DHAHRAN, SAUDI ARABIA, JAN. 22 -- It was about 7:15 here this morning, after the second Iraqi Scud missile alert in three hours, when Cable News Network correspondent Charles Jaco lost it. Reporting live from the roof of the Dhahran International Hotel, Jaco heard a boom and thought he smelled something odd. "I felt dizzy, I couldn't breathe and my lips went numb -- all in the space of about a half a second," Jaco said.

"Gas!" Jaco shouted on the air, and then donned his gas mask.

With that mistaken report of an Iraqi poison gas attack, Jaco briefly scared the wits out of millions of CNN viewers. But nowhere was the fear greater than here in this eastern Saudi Arabian city where more than 500 reporters, photographers, network cameramen, producers and technicians have assembled to cover the war -- only to spend much of their time filing in and out of bomb shelters. And while many veteran foreign correspondents went about their work as routinely as possible, others were shaken by the frequent alerts.

"When I saw Jaco clap the gas mask on his face, my heart stopped," said Peter Copeland, a Pentagon reporter for Scripps-Howard News Service who was watching Jaco's broadcast from a nearby hotel. "I thought this was it."

Six days into the Persian Gulf war, some of the correspondents here are getting jumpy. Many have never been close to a battlefield before. The incessant air raid sirens and missile alerts of the past few nights are taking their toll, causing reporters to lose sleep, miss deadlines and, every so often, when they are advised by hotel security to put on their gas masks and chemical suits, fear for their lives.

"People are tired, they're edgy and they're getting pissed off that this is continuing," said a bleary-eyed Stewart Powell, a veteran military reporter who is here covering the war for Hearst Newspapers.

"The whole thing makes me mad -- like who are you to shoot missiles at me," said Julie Bird, a reporter for Army Times. "It makes me mad that no one in this country can go anyplace without a gas mask, that every time I go to bed, I don't know whether in the middle of the night there's going to be another launch."

The tensions have been greatest at the Dhahran International, a five-star hotel that has become the command center for international media coverage of the war. All four U.S. networks have set up sophisticated studios on the roof. The hotel is also headquarters for the controversial Joint Information Bureau (JIB). That is the Pentagon unit set up to oversee media pool coverage of the war and to ensure that reporters don't give away details about allied military plans. To do so, JIB officials review all stories filed by pool reporters, an arrangement that has infuriated some news organizations. ("We don't censor anybody, we security-review people," Army Lt. Col. Larry Icenogle, the director of JIB pool coverage, tells reporters who protest the procedure.)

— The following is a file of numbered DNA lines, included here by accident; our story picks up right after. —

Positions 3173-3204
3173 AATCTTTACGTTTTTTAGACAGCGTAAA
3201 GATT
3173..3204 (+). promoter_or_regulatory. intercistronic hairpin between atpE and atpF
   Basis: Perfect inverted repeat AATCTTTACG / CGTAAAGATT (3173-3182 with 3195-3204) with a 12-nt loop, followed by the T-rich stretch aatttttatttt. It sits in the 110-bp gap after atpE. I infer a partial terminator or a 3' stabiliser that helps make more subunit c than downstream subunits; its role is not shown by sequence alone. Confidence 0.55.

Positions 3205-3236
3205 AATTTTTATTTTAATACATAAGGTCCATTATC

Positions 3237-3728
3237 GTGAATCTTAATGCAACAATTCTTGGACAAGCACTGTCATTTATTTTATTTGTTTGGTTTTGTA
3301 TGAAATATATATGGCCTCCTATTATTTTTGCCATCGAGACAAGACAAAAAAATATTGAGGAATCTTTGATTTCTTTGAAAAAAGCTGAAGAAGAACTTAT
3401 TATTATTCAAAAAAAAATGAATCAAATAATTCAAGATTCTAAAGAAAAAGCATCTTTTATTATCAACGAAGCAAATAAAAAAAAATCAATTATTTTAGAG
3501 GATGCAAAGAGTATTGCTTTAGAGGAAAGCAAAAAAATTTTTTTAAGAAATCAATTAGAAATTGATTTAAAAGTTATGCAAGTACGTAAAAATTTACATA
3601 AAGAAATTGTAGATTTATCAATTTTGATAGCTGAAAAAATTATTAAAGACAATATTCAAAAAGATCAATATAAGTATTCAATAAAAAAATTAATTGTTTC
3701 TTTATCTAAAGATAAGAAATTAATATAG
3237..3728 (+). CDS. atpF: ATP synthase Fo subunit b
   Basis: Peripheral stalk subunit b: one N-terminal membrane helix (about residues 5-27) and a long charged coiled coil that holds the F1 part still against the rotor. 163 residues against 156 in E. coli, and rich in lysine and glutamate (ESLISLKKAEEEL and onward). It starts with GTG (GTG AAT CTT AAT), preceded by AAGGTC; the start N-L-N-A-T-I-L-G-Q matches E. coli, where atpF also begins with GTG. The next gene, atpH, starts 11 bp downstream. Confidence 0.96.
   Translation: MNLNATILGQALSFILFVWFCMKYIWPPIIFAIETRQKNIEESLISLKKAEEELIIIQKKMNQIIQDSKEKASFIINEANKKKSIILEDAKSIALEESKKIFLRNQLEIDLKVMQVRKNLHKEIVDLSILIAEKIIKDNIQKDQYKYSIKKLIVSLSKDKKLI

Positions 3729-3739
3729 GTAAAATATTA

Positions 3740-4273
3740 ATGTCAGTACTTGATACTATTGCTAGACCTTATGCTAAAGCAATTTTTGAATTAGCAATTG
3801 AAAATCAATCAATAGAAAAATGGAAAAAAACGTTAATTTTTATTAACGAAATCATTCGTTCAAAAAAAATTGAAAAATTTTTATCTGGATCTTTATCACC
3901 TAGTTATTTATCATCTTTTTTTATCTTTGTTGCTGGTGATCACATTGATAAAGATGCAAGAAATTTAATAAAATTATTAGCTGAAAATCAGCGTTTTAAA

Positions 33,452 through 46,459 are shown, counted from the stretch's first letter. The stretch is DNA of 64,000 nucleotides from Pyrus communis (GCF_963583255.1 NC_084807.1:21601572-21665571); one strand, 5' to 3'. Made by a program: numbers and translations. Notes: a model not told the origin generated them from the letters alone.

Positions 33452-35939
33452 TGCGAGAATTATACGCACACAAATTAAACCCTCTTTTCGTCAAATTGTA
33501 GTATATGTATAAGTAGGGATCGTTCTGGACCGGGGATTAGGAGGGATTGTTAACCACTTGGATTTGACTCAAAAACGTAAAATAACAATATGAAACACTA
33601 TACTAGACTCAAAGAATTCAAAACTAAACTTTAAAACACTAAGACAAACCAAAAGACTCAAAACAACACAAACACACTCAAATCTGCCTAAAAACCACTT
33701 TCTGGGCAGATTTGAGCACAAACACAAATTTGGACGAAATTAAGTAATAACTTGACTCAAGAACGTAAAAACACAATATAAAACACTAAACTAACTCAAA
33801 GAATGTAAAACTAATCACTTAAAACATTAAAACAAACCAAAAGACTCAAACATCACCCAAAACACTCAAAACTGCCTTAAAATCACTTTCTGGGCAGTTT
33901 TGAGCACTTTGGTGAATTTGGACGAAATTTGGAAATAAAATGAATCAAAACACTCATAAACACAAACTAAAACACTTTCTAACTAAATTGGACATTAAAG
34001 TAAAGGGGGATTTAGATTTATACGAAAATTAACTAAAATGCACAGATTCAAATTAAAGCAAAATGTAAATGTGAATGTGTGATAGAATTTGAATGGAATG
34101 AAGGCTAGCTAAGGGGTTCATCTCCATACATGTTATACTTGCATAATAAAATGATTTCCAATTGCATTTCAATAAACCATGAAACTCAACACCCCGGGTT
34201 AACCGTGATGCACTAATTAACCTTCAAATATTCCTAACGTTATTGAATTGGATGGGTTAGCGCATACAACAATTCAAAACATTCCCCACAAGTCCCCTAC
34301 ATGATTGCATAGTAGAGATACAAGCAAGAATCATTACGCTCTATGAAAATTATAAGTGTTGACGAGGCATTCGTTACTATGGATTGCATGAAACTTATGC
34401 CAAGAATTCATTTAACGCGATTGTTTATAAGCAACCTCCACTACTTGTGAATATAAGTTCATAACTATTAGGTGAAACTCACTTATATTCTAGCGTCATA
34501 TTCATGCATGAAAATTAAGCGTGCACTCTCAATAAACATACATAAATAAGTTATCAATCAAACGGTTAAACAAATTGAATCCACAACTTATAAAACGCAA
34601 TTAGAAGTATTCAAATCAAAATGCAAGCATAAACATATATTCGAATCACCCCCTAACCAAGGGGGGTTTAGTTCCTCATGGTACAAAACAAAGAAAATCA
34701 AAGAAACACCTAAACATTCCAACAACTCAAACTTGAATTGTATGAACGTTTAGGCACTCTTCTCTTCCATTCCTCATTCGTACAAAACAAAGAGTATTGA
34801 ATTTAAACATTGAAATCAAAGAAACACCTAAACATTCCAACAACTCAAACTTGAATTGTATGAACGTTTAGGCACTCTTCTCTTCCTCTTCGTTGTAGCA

Not surprisingly, security at the Dhahran International is every bit as rigorous as Icenogle's vetters. U.S. soldiers wielding M16s stand guard in front, checking the credentials of all who enter the hotel lobby. Hotel management has hired a former British Royal Air Force specialist in chemical and biological warfare, Philip S.M. Congdon, as a consultant charged with protecting the hotel's employees and guests from Saddam's arsenal.

Congdon, who finds it "appalling" that the Pentagon and many news organizations haven't equipped reporters with chemical suits and anti-nerve gas agents, has become a ubiquitous presence at the hotel. Each evening, when the sirens sound, Congdon throws on his gas mask and issues orders through a megaphone, directing the hordes of journalists as they trudge down the stairwells to the bomb shelters in the basement.

Many reporters praise Congdon for his calm demeanor and efficient instructions. But sometimes they say he is a bit too matter-of-fact. During the first Scud attack last week, Congdon at one point calmly informed the assembled reporters that they "may wish to put on" their full chemical protection suits should they happen to have one. Most don't.

During that attack, "you could see beads of perspiration pouring down people's brows," said New York Times reporter Philip Shenon.

Another reason for the edginess is that with the exception of reporting on the Scud attacks, there is not that much for many reporters to do here. Access to U.S. or other allied military officials is strictly limited to designated members of the JIB-controlled pools.

As a result, reporters who are not members of one of the pools can offer their home offices little more than rewrites of the pool reports. "This is sort of like covering the White House with air raid drills," said Craigg Hines, Washington bureau chief of the Houston Chronicle. "You read pool reports, you watch CNN, and you write your story."

Most of the news organizations set up their headquarters in Dhahran because it is the closest major city to the front, some 200 miles from the Kuwaiti border. But all news briefings are handled at the Joint Allied Command Headquarters in the Saudi capital of Riyadh or at the Pentagon. Queries to the JIB about the war generally produce polite suggestions to contact Pentagon officials elsewhere. "There is no information here," fumed ABC correspondent Sam Donaldson as he stood in front of the Joint Information Bureau sign. "You can't even ask them what the weather was like in Iraq today. Peter Jennings will want to talk to me about what I know about the oil well fires in Kuwait and I have to say, 'Peter, I don't know a thing.' "